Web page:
You are totally right, Mark. I made an unforgivable basic error. Thanks for pointing it out. I console myself by thinking that I warned against my future error in a previous EconLog post! Should I correct it or add a Post Scriptum? At any rate your post will remain here forever as a testimony of your sharp economic eye.
Aug 5 2018 at 5:30pm
For whatever it may be worth, I forgive you!
Aug 5 2018 at 6:27pm
Thank you, Father!
Aug 5 2018 at 7:43pm
Re: “Psychologists have been interested in grudges and revenge …. To my knowledge, economists have not.”
Here are two classics by economists:
Robert Sugden, The Economics of Rights, Cooperation, and Welfare (Blackwell, 1986), passim.
Jack Hirschleifer, The Dark Side of the Force: Economic Foundations of Conflict Theory (Cambridge U. Press, 2001), Chapter 10.
Aug 5 2018 at 9:44pm
The police report clearly establishes long, systematic premeditation (p. 127). The shooter was highly motivated, but his specific motivation isn’t discernible.
We find deeply puzzling the combination of careful planning and inscrutability, but also find it hard to imagine any sufficient motive for such a crime.
Vengeance and grudge motives don’t fit. There isn’t any evidence that the shooter believed that concert-goers somehow had injured or insulted him. And it’s hard to imagine how he might form such a belief. Moreover, the shooter doesn’t fit the blogpost’s idea that revenge has become less costly. The shooter’s plan required substantial effort and resources — and surely would end in his own death or arrest.
The shooter’s brother conjectures that the shooter was motivated by boredom (a push motive) and by a desire for glory (a pull motive). Although intelligible, these motives seem way too abstract.
Had the police apprehended the shooter before he committed suicide, would the utter lack of discernible motive constitute grounds for an insanity defense at trial?
Aug 7 2018 at 5:29pm
All good questions, John. As for your other comment, I don’t remember reading this in Sugden’s very interesting book. I’ll check that, as well as Hirschleifer.
Aug 7 2018 at 10:52pm
My intuition, for what it’s worth, is that economics has little insight to offer about highly idiosyncratic “0ne-off” instances of behavior, such as Stephen Paddock’s mass shooting.
Economics does analyze revenge in strategic contexts. Game theorists build complex mathematical models of rational revenge (tit-for-tat) with equilibrium solutions. The psychological realism of these models is open to question.
But there are common-sense insights about revenge in strategic contexts: 1) Individuals who cultivate a reputation for irrational revenge increase their chances of getting their way in any given interaction. 2) Individuals who cultivate a reputation for irrational revenge reduce their opportunities for future productive interactions because people avoid dealing with them.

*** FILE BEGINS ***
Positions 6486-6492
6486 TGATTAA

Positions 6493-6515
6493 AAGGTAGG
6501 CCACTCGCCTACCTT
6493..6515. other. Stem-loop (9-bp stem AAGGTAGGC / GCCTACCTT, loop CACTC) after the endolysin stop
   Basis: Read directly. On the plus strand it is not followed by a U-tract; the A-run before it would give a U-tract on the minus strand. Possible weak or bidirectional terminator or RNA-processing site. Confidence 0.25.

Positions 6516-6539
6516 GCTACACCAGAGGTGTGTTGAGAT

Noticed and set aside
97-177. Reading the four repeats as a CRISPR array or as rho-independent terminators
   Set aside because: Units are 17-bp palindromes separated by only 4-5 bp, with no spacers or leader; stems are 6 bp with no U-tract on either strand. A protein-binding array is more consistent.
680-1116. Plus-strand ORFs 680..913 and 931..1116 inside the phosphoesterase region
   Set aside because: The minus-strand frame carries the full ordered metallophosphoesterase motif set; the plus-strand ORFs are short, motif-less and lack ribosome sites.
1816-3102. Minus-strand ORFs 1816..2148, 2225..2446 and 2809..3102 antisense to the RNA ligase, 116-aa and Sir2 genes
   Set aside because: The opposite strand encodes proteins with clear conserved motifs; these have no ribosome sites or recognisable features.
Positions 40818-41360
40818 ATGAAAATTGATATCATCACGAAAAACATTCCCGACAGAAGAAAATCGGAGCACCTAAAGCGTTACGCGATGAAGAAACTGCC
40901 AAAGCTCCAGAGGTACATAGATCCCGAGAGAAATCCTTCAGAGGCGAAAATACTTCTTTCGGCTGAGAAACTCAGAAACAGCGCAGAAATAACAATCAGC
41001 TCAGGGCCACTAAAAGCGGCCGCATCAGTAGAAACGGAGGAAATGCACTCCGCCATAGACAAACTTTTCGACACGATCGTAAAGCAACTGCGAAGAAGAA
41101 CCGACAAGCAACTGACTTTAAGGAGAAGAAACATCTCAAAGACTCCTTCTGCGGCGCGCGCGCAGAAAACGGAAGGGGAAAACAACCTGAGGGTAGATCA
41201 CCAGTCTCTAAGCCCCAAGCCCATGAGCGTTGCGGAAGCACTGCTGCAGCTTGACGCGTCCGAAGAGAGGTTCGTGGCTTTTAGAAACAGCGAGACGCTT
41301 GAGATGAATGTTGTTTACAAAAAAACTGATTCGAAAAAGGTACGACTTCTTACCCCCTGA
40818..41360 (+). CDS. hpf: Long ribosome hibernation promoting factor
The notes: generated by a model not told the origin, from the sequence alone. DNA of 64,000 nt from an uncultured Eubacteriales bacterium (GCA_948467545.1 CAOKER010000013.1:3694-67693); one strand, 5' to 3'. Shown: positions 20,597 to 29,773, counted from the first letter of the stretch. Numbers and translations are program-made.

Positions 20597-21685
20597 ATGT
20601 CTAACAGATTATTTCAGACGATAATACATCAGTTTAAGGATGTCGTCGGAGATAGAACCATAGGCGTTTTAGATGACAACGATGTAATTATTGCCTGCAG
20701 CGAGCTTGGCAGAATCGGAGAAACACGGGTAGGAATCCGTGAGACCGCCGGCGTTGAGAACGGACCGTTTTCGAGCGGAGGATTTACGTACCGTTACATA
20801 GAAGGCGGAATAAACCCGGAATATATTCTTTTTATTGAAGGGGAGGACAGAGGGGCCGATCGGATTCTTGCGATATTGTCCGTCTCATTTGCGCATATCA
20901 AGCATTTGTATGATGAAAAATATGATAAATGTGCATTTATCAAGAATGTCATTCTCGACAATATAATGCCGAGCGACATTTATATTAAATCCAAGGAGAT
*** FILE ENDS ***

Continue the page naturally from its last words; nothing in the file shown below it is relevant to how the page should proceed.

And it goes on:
Aug 9 2018 at 2:29pm
Another way to think of this might be that there were insufficient incentives (economic or otherwise) for the investigators to identify a motive. There is no beneficial outcome to solve for in a case like this. There were no stolen goods to recover, no wrong that can be made right, no competition for superiority between groups, no glory or honor to be obtained for the investigators and no opportunity to dole out punishment based on whether Paddock’s actions were right or wrong.
The only clear incentives in this situation was the clerical mandate based on the job description of the investigator as one who investigates and the potential for the investigators themselves to become to target of the public’s anger (as they have become). Identifying a motive in a case like this does not discernibly help the families of the victims move on with their lives nor does it produce any tangible benefit. In other words, knowing functionally HOW Paddock was able to do what he did may provide opportunities to prevent this type of thing from occurring in the future. However, knowing WHY Paddock did what he did is highly unlikely to.
It’s possible that this is just another example of one of Nassim Taleb’s big points – Humans in general are poorly equipped to deal with randomness and uncertainty. The extremely tragic consequences of Paddock’s act make the lack of answers all the more painful and raise the volume of our demand for a motive. However, the scale of the consequences does not touch the core issue. It just means we collide with an immovable object with greater force.
Purpose and meaning (whether we’re referring to our own overall purpose or the purpose and meaning of someone else’s actions) are questions that materially-bound fields of study are not designed to address. Therefore, we shouldn’t be surprised when they fail to produce satisfactory results.
There are rarely simple answers to questions of human motives, purpose or intent. It’s unlikely that Paddock himself could give a satisfactory answer as to why he did what he did if he were still around to be interviewed. Acknowledging the limitations of our ability to discern meaning and accepting the reality of randomness as a cause in itself may be the most fruitful starting place for healing.